Change the Game by Adding Lunges to your routine
How and Why you should do Reverse Lunges
With this exercise, you will be able to build real strength, everlasting endurance, and secure your stability with glutes, quads, and core.
Reverse Lunges is probably my least favorite exercise but probably the most effective exercise you can do. Reverse lunges are used for stability, mobility, coordination, balance, core strength and stability, endurance, strength, and building power.
Reverse Lunges may seem like just a strict lower-body exercise but it works your whole entire body. When your body is in a staggering stance this ignites your core to start working. The core has to stabilize between finding it’s balance and gravity pulling it down. Oh and by the way your glutes and quads will be screaming “Uncle”.
Why you should do Reverse Lunges
For starters, this is a unilateral movement (meaning this uses one side of the body at a time), this helps the body find its imbalances and focus on increasing your stability.
Increases your power in your front leg, making you have to drive your lower body vertical and forward at the same time. You should think of this as chasing your kids around the front yard or sprinting in your flag football league.
While focusing on one leg at a time you develop endurance in the working leg, I can feel my legs shaking now!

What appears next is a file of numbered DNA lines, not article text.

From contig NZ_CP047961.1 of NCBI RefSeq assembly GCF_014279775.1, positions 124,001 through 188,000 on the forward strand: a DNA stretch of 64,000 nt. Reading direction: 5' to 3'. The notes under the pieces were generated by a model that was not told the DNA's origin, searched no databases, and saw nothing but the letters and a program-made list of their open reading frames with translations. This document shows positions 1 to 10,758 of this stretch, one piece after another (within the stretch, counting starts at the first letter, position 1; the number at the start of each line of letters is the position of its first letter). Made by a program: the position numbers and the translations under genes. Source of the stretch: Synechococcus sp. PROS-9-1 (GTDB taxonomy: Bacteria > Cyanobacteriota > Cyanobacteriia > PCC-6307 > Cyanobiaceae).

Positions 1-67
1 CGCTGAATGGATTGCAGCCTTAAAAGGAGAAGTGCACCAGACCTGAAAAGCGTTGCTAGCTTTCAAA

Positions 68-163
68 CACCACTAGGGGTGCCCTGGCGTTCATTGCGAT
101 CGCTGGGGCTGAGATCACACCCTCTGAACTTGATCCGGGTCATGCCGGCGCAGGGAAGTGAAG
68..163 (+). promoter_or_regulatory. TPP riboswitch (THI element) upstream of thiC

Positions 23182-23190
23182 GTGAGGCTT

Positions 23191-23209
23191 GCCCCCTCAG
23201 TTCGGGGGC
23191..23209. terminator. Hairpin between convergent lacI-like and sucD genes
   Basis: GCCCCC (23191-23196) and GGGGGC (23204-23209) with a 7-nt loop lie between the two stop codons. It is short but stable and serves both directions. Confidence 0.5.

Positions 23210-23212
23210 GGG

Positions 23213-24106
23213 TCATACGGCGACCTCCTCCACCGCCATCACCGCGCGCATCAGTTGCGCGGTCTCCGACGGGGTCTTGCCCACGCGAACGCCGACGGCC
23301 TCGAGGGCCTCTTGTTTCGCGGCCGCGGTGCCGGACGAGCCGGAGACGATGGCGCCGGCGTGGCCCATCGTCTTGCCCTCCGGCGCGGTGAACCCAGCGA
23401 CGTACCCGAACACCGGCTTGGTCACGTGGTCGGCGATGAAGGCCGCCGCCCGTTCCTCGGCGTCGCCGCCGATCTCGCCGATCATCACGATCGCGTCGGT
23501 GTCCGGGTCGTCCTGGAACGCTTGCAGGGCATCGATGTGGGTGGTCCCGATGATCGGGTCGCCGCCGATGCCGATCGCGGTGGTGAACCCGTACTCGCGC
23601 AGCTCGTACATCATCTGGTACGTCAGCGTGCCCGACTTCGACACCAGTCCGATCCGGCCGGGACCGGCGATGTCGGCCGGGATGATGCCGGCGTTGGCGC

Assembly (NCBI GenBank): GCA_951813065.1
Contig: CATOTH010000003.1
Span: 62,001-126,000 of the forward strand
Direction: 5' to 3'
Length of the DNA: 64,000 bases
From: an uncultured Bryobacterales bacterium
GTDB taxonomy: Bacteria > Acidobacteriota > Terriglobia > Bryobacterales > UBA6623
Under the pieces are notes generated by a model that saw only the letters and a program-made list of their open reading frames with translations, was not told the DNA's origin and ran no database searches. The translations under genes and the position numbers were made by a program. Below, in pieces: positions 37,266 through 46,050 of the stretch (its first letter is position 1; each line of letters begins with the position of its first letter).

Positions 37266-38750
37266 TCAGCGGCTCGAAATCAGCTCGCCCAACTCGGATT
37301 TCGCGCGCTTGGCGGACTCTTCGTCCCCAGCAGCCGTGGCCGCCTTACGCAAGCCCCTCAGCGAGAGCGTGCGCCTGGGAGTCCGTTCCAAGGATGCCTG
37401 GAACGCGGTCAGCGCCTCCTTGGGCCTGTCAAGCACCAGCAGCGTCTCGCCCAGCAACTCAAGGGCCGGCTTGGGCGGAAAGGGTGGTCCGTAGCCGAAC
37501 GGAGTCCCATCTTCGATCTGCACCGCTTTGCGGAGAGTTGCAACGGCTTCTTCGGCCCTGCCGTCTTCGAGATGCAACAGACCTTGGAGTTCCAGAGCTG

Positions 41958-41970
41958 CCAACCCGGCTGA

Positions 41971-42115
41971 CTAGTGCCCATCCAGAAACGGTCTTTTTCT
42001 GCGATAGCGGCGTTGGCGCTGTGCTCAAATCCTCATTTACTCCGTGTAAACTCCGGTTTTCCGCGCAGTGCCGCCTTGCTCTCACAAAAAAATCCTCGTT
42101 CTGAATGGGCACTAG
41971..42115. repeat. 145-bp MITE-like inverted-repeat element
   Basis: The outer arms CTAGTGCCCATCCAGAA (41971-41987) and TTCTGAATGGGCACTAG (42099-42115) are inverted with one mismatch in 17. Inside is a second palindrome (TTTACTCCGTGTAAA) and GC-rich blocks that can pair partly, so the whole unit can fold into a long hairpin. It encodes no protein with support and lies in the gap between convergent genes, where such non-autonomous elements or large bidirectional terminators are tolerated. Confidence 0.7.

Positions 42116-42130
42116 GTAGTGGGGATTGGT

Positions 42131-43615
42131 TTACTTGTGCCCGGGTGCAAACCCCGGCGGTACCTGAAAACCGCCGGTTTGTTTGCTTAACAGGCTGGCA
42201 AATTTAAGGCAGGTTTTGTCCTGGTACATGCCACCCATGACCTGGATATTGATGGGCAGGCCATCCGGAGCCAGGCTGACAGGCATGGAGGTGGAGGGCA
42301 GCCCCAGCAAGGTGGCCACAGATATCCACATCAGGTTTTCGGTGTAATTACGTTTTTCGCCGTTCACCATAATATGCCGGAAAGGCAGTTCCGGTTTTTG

Builds functional strength in your quads in glutes that will help you when advancing to more challenging exercises like single deadlifts, step-ups, and pistol squats.
When should you do Reverse Lunges?
Just add them to your next leg day and see if you're just a little wobbly afterward. Or you can also add them to one of your full-body routines. Try doing 3 sets of 10 to 12 reps, focusing on controlling the movement and get the most out of the exercise.
How to perform
Start with your feet shoulder-width apart and your hands on the outside of your hips or hands in front of your chest. Step one leg back at your stride length. Keep your back foot heel off the ground and stay on the ball of the toe on the back leg.
You want to shift your weight to a neutral position, meaning your weight should be distributed evenly between your two legs. Your back leg should make a 90-degree angle when lowering your body.
Lower your body towards the ground and let your back knee hover over the ground.
Contract your glutes and drive up through your front quad. Focus on driving your front leg out, make sure that the front knee doesn’t cave in.
Step forward back to the starting position, and repeat until you have completed all the reps on that one leg.
The Easy Way
You can always cut the number of reps and sets or do alternating legs to give your legs a break.
The Hard Way
Resistance always makes exercise more challenging. You can also add more reps, sets, time under tension, and shorten the rest time in between sets. If you are really looking for a challenge, change the workout, and do a Bulgarian squat. A Bulgarian squat is a reverse lunge with your back leg elevated.
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